What is pyogenic granuloma?
A pyogenic granuloma (PG) is a benign (not cancerous) red bump made of newly formed small blood vessels.
Another medical name for pyogenic granuloma is a “lobular capillary hemangioma.” PGs can happen anywhere on the skin, and they can appear at any age. PGs often grow quickly, and they may get a scab over the top. With time, PGs might bleed, especially if they are bumped or scratched.
WHAT CAUSES A PYOGENIC GRANULOMA?
PGs often appear after an injury. Sometimes it is hard to remember the injury as it may have been minor, for example, an insect bite or scratch. More rarely, PGs may appear with the use of certain medications, such as isotretinoin, or in birthmarks, such as port-wine stains. Sometimes a specific cause is not found.
HOW IS A PYOGENIC GRANULOMA DIAGNOSED?
PGs can usually be diagnosed clinically by their appearance and history. A biopsy or removal can give a definite diagnosis.
WHAT DO I DO IF MY CHILD’S PYOGENIC GRANULOMA IS BLEEDING?
When a PG is bleeding, it may seem like a lot of blood and may be frightening. However, PGs do not bleed enough to cause problems from blood loss.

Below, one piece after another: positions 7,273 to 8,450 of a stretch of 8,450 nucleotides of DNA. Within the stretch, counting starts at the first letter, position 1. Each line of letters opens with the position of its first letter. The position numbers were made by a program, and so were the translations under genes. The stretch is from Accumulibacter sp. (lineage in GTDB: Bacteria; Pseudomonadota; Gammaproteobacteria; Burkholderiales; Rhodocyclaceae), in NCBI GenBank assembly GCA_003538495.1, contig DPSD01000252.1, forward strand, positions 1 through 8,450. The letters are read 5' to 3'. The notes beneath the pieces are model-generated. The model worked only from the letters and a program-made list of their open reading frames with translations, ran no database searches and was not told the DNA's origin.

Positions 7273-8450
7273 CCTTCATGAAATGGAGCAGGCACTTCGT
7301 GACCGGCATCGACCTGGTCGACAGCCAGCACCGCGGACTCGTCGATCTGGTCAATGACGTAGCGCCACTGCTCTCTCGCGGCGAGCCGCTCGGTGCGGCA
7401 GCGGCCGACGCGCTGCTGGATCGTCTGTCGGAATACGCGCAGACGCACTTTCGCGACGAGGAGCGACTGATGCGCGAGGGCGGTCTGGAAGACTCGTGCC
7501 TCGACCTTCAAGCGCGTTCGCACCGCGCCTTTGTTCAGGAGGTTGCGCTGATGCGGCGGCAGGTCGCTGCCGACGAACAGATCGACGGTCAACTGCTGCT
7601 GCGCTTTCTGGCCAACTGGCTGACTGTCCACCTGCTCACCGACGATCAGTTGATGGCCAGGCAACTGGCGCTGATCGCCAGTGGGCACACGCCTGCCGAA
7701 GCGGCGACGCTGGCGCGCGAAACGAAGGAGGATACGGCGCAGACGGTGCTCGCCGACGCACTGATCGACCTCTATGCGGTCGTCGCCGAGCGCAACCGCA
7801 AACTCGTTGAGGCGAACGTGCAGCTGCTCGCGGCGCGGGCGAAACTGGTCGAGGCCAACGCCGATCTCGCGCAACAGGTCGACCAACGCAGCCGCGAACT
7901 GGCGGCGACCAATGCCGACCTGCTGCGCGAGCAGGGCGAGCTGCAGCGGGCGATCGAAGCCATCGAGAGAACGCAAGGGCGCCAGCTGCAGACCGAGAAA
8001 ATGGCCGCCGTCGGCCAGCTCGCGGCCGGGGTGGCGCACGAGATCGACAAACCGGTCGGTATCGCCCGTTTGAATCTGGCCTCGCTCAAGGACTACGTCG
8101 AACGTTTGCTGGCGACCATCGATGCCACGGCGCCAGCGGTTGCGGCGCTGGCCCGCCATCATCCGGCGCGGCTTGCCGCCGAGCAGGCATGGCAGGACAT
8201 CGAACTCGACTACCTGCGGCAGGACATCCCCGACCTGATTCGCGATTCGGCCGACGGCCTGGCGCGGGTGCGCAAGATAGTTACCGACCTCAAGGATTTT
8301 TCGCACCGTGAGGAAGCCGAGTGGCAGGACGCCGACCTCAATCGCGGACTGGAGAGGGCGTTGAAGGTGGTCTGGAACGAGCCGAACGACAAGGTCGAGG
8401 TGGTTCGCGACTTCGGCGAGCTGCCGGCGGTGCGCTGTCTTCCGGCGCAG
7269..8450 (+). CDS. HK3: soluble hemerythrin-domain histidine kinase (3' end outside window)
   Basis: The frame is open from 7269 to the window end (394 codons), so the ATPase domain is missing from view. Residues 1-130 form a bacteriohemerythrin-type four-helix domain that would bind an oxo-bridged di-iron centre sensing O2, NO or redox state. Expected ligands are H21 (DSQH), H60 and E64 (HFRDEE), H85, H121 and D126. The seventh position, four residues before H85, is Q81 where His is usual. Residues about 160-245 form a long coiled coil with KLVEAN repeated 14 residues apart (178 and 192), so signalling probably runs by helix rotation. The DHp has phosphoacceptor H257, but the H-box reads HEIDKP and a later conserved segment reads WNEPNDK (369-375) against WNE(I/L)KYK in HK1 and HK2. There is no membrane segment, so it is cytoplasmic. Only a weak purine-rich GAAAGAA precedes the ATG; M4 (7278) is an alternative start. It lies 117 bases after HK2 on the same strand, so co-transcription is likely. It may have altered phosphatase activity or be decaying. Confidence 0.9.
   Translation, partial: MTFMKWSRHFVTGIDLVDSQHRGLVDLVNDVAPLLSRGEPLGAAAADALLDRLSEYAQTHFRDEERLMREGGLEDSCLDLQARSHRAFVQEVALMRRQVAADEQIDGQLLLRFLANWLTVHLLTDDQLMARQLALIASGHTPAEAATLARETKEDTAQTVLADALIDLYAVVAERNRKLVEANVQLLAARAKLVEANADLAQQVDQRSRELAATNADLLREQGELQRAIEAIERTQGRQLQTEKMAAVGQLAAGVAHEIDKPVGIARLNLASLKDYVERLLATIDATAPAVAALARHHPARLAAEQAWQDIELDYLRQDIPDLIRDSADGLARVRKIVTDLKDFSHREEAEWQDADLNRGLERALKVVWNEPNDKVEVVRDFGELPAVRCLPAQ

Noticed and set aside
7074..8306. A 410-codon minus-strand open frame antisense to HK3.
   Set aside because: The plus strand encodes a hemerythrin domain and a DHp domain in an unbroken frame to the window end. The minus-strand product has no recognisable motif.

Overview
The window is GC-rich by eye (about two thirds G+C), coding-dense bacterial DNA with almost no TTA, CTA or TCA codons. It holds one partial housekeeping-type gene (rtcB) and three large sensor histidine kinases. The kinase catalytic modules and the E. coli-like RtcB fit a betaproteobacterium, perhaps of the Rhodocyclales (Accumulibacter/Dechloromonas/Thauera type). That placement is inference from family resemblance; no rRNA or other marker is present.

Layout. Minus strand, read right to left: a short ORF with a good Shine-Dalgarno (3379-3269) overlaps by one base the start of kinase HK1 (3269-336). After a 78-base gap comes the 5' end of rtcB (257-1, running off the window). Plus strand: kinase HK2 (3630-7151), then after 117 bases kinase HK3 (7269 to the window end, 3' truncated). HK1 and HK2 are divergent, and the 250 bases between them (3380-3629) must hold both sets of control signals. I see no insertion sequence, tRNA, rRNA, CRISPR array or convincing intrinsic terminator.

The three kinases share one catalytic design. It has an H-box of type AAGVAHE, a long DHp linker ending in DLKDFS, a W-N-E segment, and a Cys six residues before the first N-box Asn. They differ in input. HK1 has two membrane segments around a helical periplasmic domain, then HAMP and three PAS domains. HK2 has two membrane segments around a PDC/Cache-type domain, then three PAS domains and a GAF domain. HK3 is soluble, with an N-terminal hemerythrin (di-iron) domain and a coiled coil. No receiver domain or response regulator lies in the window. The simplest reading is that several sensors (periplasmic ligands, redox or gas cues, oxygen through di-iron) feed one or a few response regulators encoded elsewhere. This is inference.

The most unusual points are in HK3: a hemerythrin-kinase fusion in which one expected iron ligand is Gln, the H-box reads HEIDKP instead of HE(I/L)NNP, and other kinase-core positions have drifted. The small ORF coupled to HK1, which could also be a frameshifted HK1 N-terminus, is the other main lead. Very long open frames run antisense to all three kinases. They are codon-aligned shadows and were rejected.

To stop the bleeding, put some ointment (like petroleum jelly) on a cold washcloth and apply firm pressure to the PG for at least ten minutes. Watch the clock and try not to peek, because ten minutes feels like a long time. To make a cold washcloth, you can dampen the washcloth with cold water or put an ice pack in the washcloth. In most cases, just applying pressure will make the bleeding stop. If the bleeding cannot be stopped, call your healthcare provider.
TREATMENT OPTIONS FOR PYOGENIC GRANULOMA
Most PGs are removed by a shave biopsy after a numbing injection is given. Cautery is often used to prevent bleeding after the biopsy. Cautery stops bleeding by using heat to seal blood vessels closed. The removed bump should be sent to the lab to confirm the diagnosis. A shave biopsy is a quick procedure that can be done in a dermatologist’s office. It will leave a small round scar on the skin.
Other possible treatment options for small PGs are imiquimod cream or timolol solution.* Both of these medicines are applied to the surface of the PG. They may take two or more months to work. Neither of these treatments are 100% effective in making the PG go away, so some children will still need biopsy removal.
* Both Imiquimod and timolol are medicines that are approved for use in adults or children by the FDA for other conditions. Using either of these medicines to treat PGs is considered “off-label” use.
Another treatment option for PGs is laser. There are several types of lasers that treat blood vessels. These lasers can be used to treat PGs. Laser works best on small PGs that are not bleeding very much. Laser can be done with a numbing injection, numbing cream, or without any numbing.
Occasionally, PGs come back after they are treated or a new PG occurs in another area. If this occurs, you should call your healthcare provider.
© 2018 The Society for Pediatric Dermatology